Now back to full capacity, the Jackson County Jail released nearly a quarter fewer inmates in the first five months of 2018 compared with the same period last year — but almost half of those releases were still due to overcrowding.
Between Jan. 1 and May 31, there were 2,399 inmate releases, 23.5 percent fewer than the same period last year, according to numbers released Tuesday by the Jackson County Sheriff's Office. Of those 2,399 releases, 49.3 percent were classified as forced releases because the jail had reached its 292-bed capacity, according to Jackson County Jail Commander Lt. Josh Aldrich.
“We’re one of the state leaders in forced releases, unfortunately,” Aldrich said. “I think that’s entirely due to the fact that we don’t have enough jail space.”
The numbers show that this year's 1,184 forced releases were 769 fewer than last year. Forced releases accounted for 62.2 percent of the 3,137 releases in 2017.
The last five-month period when the jail operated at is full 292-bed capacity was in 2015, when only 22.6 percent of the 1,872 releases were because of overcrowding.
Aldrich said this year's forced release percentage wasn't closer to 2015's numbers because the jail has seen close to a 20 percent increase in the number of inmates between 2015 and 2017.
The county inmate population rose to 14,404 last calendar year. In 2015, 12,047 inmates were lodged in the jail.
The number of jail bookings is rising across the state, according to Aldrich, who cited Oregon State Sheriff's Association reports. A message to the OSSA seeking to independently verify the figures wasn't immediately returned Tuesday.
Sheriff Nathan Sickler reopened the jail basement to inmate housing April 23, 2017, a year and a half after former sheriff Corey Falls closed the 62-bed basement because of staffing concerns. Jackson County Sheriff's Sgt. Julie Denney said another factor in the drop in releases this year is a jail program focused on targeting inmates who repeatedly fail to appear for court appearances.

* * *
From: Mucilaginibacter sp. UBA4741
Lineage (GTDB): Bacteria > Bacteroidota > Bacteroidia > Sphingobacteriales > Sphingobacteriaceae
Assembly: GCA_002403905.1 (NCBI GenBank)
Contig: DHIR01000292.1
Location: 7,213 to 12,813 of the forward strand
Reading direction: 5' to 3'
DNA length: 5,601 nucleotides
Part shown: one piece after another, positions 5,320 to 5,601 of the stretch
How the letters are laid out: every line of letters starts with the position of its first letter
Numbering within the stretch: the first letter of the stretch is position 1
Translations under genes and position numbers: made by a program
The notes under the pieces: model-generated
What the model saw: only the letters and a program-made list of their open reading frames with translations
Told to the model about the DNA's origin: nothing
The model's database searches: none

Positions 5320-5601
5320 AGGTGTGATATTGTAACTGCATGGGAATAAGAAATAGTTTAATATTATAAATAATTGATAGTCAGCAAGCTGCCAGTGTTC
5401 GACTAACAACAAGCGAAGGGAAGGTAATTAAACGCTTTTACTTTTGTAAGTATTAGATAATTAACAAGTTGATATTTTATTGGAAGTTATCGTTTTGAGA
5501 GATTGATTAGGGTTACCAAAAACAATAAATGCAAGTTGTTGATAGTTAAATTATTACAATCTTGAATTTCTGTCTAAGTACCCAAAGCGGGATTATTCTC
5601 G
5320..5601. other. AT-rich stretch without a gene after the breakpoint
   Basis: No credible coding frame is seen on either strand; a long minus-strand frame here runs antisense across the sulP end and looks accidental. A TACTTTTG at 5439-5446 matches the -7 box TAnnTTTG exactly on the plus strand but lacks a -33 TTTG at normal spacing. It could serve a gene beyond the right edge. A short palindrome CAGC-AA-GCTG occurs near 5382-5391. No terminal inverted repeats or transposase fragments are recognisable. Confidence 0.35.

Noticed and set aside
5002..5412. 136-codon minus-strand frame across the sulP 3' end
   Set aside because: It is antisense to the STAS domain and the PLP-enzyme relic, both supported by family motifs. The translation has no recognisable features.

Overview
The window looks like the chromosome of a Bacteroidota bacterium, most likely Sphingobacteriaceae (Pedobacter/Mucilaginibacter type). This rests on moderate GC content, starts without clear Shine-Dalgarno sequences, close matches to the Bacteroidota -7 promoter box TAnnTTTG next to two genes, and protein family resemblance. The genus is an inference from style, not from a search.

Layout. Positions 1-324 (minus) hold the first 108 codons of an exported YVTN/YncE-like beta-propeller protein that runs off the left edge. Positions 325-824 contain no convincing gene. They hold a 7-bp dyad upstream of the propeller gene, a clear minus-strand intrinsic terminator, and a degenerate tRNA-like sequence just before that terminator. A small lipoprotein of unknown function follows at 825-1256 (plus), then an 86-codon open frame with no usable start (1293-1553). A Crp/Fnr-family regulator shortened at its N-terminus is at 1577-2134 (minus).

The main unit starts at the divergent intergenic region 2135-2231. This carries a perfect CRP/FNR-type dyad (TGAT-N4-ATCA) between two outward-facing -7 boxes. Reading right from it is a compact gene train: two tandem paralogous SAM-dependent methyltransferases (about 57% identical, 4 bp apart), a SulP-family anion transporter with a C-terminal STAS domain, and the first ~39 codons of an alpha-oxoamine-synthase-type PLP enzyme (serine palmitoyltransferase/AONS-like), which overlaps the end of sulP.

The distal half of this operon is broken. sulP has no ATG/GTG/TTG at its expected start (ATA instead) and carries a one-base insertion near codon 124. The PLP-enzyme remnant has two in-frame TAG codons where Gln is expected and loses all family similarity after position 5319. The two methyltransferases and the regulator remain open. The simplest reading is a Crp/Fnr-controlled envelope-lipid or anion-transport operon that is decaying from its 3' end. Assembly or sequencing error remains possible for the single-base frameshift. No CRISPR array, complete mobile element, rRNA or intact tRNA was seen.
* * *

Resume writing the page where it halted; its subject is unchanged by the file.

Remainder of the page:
"It's a pretty simple concept, really," Denney said.
The jail sets aside up to 10 beds for inmates in the program, according to Denney. The number of male or female chronic offenders plays a role in the list.
"We have far fewer female beds," Denney said.
Aldrich described Sickler as the "driving force" behind the "Chronic FTA" program, working with police and prosecutors to develop a list of chronic offenders. The program's "Top 50" list has buy-in from the courts, the District Attorney's office, Jackson County Community Justice and local police.
As of Tuesday afternoon, five inmates were lodged in the Chronic FTA program, according to Aldrich, who clarified that the beds don't sit unused until a warrant is served. Rather, a judge orders the inmate removed from the release eligibility list in what's commonly called a "no matrix" hold.
Aldrich said the program has made it simpler for the jail to connect the inmate with drug recovery and mental health counselors because they know the inmate won't be going anywhere.
"We've been able to plug them into the right programs," Aldrich said.
The program is focused on more than just that "one problematic person" that every local police agency has. Rather, police, courts and prosecutors are looking at the manpower the inmate is using.
"This is looking at the work caused by this person failing to appear," Aldrich said.
Reach reporter Nick Morgan at 541-776-4471 or firstname.lastname@example.org. Follow him on Twitter at @MTCrimeBeat.